Michigan is about to become the 14th state to mandate a personal finance course in high school, congratulations. I wish we had a personal finance class when I was in high school. Left to my own devices, well, I put every dollar I made into my ’55 Chevy life preserver, even to the point of driving to Mexico to have my seats fixed and folded in Naugahyde. It cost a fortune; but oh, he looked boss!
However, a little problem arose while we were driving home through the hot desert of Southern California. I started to smell something that made my eyes water. I discovered, as my olfactory glands swelled to the size of peaches, that my beautiful new upholstery had been stuffed with horse manure, something one would never detect except on a very hot day.
I sold that car on the coldest day of the year to a classmate who also needed a personal finance course. The only thing I learned from Mrs. Mann’s home economics class was: “She never spent more than a quarter of her income on her housing.” That little tidbit served me well over the years, but the days when you spent only a quarter of your earnings on rent are gone, while rents are $2,500 a month here in Tahoe, and double that in New York City if you can find a flat.
A while ago I picked up a couple of girls who were hitchhiking to the state line for a night out. In the course of their conversation, one of them asked the other, “Did you bring any money?”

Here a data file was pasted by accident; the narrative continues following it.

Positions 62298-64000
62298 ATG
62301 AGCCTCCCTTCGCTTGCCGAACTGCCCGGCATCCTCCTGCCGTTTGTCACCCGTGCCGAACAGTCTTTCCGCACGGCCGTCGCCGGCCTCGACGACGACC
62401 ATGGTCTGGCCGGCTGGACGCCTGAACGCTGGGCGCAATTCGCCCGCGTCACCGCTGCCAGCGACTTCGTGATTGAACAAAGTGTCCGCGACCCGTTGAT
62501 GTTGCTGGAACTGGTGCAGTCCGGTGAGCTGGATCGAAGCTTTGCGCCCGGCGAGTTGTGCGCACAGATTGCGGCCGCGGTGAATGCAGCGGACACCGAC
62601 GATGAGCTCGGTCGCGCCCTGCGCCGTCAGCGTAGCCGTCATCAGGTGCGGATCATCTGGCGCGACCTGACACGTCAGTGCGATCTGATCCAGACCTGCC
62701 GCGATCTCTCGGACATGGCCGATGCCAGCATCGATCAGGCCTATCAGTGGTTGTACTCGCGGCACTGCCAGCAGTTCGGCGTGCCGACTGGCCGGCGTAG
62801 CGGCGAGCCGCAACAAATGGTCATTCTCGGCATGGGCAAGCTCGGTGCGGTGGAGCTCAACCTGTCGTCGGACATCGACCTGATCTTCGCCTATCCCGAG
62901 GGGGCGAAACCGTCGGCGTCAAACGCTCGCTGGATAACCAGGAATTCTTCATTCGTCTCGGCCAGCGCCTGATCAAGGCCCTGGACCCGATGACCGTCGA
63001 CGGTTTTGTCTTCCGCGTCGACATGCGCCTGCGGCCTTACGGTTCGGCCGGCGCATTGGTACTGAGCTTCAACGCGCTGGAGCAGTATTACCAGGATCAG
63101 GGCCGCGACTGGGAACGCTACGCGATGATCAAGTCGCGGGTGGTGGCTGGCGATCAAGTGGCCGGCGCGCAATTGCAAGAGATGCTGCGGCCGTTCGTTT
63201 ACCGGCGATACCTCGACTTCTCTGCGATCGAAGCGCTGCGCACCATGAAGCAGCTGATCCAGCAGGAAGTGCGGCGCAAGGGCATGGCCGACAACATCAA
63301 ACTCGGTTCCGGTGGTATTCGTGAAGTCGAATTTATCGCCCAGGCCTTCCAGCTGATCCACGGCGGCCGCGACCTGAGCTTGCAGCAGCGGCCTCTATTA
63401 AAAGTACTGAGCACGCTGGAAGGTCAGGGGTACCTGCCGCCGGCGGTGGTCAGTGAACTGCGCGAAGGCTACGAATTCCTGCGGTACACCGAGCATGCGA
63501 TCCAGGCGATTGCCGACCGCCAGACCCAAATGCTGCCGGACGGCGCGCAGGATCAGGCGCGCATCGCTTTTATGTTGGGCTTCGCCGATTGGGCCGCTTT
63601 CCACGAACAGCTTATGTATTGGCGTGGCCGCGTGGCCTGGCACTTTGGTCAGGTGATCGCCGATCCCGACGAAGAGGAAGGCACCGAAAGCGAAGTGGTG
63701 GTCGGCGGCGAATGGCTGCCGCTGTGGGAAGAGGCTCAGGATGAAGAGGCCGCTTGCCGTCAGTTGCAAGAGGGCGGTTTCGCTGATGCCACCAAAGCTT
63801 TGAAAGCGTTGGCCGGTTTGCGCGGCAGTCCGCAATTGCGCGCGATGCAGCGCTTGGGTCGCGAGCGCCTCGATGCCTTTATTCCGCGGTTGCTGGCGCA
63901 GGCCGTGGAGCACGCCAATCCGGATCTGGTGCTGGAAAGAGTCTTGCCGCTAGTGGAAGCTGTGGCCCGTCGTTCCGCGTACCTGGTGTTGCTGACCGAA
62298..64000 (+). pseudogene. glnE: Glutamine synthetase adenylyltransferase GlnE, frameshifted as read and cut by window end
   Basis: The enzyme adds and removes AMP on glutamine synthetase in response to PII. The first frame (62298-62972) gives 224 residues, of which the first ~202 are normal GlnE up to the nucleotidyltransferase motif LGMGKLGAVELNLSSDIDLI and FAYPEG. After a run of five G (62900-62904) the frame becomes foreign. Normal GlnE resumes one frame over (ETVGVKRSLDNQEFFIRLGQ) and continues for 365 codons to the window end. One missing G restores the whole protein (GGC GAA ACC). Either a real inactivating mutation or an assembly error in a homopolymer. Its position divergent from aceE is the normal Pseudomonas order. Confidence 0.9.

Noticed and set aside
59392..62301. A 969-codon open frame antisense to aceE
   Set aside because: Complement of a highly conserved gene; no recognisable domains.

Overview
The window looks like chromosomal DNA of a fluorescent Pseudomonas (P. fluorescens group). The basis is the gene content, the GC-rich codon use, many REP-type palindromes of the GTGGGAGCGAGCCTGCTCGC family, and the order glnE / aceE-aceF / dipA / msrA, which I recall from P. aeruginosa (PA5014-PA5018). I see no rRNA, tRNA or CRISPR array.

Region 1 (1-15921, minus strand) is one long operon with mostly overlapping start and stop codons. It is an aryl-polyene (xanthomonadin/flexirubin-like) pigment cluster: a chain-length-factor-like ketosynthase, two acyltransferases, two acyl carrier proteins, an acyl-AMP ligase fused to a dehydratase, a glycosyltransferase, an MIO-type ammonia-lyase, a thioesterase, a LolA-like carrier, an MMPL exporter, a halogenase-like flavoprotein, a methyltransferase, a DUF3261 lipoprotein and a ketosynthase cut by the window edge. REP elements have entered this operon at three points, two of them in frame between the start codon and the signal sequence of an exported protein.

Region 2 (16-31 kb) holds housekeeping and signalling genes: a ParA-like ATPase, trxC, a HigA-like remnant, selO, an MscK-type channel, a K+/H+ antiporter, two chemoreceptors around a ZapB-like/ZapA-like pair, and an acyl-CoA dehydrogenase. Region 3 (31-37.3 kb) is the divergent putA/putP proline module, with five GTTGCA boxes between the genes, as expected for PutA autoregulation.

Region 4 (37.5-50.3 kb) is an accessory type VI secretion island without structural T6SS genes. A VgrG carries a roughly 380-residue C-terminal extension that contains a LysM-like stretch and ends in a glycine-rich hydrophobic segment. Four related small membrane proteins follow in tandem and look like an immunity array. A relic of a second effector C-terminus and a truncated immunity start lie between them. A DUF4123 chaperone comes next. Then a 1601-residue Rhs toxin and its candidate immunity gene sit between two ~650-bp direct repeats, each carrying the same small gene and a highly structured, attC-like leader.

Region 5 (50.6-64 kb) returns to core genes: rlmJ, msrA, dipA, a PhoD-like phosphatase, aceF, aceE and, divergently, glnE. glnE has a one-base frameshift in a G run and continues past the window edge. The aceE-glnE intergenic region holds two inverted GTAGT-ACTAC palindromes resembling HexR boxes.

Those girls could have used a course in personal finance, and maybe one in sociology. My humble suggestion is this: leave Shakespeare for Twain and leave algebra for personal finance. I have never used algebra except to figure out how fast I had to run to finish a marathon in under three hours. And I have never used Shakespeare, except to confess to myself from time to time, as Caliban once did: “What a thrice-double ass I was.”
The advice I got from my father, who was very good with money, was simply, “No, we can’t buy Buick taillights for your Chevy, son. Money does not grow on trees.”
Kids graduating from high school today have to educate themselves on cryptocurrencies, compound interest, and payday loans, not to mention what the line is in the game of the week.
Back when I was a lifeguard in Tahoe, life was good. I had my ’55 Chevy and a girlfriend who worked at Harrah’s and shared her generous take-home meals. That summer will never come back, not for me; unfortunately not for anyone. Life is much more complicated today. So let’s include personal finance as a body in our high school curriculum in this great land of ours, and provide our graduates with a more resourceful, successful and stress-free future.